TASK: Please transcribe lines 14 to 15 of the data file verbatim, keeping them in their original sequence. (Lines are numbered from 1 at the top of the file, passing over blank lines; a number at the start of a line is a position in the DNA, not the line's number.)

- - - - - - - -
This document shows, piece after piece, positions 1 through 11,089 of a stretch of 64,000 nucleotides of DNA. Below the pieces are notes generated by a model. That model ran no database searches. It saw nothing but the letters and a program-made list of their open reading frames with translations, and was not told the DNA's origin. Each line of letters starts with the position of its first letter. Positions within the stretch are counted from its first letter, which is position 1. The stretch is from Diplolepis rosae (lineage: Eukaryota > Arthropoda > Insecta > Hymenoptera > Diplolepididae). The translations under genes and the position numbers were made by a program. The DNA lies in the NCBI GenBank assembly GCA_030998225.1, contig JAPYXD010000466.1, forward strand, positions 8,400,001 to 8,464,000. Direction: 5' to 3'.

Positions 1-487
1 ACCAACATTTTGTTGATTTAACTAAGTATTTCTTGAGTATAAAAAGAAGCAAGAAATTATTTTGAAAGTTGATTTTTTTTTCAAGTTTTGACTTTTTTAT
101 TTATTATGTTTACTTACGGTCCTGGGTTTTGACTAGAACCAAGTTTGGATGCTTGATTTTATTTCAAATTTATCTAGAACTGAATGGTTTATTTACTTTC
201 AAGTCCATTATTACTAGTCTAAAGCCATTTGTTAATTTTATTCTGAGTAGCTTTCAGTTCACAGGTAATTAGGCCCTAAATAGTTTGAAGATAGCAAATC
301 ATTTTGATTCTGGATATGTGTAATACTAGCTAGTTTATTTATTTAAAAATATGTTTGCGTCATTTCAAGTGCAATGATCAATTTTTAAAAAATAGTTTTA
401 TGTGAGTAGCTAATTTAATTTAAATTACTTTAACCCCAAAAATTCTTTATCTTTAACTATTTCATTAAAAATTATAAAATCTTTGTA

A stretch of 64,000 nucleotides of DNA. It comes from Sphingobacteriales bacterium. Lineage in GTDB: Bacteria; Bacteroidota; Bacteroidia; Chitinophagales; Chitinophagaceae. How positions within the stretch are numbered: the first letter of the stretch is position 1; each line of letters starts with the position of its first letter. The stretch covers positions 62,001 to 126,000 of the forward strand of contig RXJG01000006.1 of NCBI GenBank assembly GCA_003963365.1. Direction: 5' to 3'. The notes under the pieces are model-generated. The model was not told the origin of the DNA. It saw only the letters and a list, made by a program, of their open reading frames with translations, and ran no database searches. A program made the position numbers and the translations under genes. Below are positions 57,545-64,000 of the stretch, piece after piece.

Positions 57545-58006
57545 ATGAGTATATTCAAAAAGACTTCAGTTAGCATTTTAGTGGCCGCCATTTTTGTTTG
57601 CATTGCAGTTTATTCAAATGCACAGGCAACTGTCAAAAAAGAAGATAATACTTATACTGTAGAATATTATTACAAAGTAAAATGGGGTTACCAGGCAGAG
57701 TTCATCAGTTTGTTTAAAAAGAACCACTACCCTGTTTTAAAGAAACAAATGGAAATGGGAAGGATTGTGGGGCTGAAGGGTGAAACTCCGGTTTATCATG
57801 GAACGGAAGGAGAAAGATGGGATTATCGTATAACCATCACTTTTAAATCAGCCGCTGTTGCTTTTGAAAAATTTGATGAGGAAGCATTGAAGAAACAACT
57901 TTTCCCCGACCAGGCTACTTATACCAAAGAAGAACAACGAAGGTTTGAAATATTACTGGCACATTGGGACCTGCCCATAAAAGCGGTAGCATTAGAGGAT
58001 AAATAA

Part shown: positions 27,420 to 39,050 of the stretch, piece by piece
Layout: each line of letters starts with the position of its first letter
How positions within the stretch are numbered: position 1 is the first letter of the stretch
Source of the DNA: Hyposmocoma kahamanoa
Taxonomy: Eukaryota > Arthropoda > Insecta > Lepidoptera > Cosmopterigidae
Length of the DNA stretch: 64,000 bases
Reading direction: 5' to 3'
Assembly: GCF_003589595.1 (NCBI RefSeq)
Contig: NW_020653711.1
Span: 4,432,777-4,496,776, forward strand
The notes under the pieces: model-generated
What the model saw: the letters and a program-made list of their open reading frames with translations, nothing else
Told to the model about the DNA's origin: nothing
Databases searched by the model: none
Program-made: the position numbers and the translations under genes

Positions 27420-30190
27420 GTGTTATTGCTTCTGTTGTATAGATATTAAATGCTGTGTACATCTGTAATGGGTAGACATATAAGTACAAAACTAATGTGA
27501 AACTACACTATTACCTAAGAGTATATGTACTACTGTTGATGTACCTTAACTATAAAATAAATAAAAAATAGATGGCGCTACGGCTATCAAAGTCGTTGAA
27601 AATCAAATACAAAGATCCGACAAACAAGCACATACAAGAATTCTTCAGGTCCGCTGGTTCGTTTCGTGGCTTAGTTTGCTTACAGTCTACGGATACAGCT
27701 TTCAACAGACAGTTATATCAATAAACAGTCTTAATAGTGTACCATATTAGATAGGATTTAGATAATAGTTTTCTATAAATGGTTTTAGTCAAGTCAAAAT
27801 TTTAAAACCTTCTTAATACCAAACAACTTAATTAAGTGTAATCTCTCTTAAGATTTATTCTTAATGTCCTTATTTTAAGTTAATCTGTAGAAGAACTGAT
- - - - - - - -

57901 TTTCCCCGACCAGGCTACTTATACCAAAGAAGAACAACGAAGGTTTGAAATATTACTGGCACATTGGGACCTGCCCATAAAAGCGGTAGCATTAGAGGAT
58001 AAATAA